There is no established standard for safe blood levels, according to Jacob and Sonya Lunder, MPH, a senior analyst at EWG and a co-author of the report. “These findings raise concern about the effect of PBDEs on children’s brain development,” Lunder says. “These levels are uncomfortably close to doses found harmful in laboratory animals.”
Although there are no human studies, Jacob and Lunder point to studies conducted by the Environmental Protection Agency (EPA) and others finding that PBDEs can be especially toxic to the developing brains of animals, with even a single dose of PBDEs causing ill effects.
What levels of PBDEs in blood or tissues DO cause “ill effects” – no one knows. According to WebMD:
The EPA has set a “reference dose” for Deca, she says, which states that a daily oral dose of 7 micrograms per kilogram of body weight is believed to be without appreciable effects. But translating that to “safe” blood levels is not easy, she says, because the oral dose is different than what is stored in the body.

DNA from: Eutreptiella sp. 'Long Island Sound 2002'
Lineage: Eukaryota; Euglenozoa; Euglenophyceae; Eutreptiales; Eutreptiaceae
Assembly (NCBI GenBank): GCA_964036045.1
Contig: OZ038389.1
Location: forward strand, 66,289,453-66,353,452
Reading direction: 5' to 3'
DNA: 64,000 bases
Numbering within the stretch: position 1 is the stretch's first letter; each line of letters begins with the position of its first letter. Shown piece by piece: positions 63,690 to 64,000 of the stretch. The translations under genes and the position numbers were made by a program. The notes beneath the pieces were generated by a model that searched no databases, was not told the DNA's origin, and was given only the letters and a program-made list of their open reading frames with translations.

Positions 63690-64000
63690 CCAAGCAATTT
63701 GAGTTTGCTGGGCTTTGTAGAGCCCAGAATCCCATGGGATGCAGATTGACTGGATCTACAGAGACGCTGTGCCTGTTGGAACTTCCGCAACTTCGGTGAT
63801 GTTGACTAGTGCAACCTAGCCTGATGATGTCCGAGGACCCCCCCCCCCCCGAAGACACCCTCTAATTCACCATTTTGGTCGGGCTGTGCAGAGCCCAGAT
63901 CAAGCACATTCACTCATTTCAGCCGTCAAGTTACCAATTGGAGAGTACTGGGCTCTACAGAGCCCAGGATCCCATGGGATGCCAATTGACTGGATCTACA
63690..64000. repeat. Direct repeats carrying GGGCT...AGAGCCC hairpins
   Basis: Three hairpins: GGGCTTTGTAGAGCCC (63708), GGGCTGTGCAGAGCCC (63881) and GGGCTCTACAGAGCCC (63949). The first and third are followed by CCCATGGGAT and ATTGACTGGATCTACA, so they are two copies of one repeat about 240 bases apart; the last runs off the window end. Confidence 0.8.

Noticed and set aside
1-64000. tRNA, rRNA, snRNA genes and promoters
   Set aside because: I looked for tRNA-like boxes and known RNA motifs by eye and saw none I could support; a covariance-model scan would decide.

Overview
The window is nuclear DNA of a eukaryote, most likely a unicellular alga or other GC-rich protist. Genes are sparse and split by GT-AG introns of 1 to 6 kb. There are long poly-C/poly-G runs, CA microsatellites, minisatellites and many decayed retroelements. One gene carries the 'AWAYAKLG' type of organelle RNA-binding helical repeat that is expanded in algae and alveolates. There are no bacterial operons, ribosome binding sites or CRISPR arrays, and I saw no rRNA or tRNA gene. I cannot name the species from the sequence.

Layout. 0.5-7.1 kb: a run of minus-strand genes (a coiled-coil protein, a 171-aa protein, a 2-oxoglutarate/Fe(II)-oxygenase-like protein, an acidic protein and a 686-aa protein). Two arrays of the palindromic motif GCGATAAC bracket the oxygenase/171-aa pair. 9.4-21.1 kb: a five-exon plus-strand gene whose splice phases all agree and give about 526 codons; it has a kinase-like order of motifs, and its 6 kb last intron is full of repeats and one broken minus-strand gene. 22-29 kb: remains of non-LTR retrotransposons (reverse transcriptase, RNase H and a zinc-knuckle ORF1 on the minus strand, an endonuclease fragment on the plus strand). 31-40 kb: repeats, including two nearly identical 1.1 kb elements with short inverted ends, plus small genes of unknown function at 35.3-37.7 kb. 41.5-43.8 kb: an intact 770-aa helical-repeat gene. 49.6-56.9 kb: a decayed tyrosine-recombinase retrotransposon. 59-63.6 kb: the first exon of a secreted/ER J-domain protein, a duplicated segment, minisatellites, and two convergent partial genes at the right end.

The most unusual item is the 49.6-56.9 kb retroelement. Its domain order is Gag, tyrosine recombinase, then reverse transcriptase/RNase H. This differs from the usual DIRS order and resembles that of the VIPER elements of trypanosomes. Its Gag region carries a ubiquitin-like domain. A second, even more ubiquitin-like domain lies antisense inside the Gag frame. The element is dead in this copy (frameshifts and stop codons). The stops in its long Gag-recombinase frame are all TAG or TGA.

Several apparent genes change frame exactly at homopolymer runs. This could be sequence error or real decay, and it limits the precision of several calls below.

So now you ask, just exactly what are PBDEs? Well – generally speaking – PBDEs are a class of relatively large, artificially created molecules consisting of 209 possible congeners that contain 1-10 bromine atoms each. There are three common commercial mixtures of PBDE: Pentabromodiphenyl Ether (PeBDE or penta), Octabromodiphenyl Ether (OBDE or octa) and Decabromodiphenyl Ether (DBDE or deca).
Why the heck do we use them? Well, PBDEs are used as flame retardant additives in many common polymers, foams, plastics, upholstery, adhesives, sealants and coatings. They are added to the materials treated, not chemically bonded with them. This makes them more susceptible being separated and lost from the materials they were added to. According to a report published in June 2006 by Environment Canada: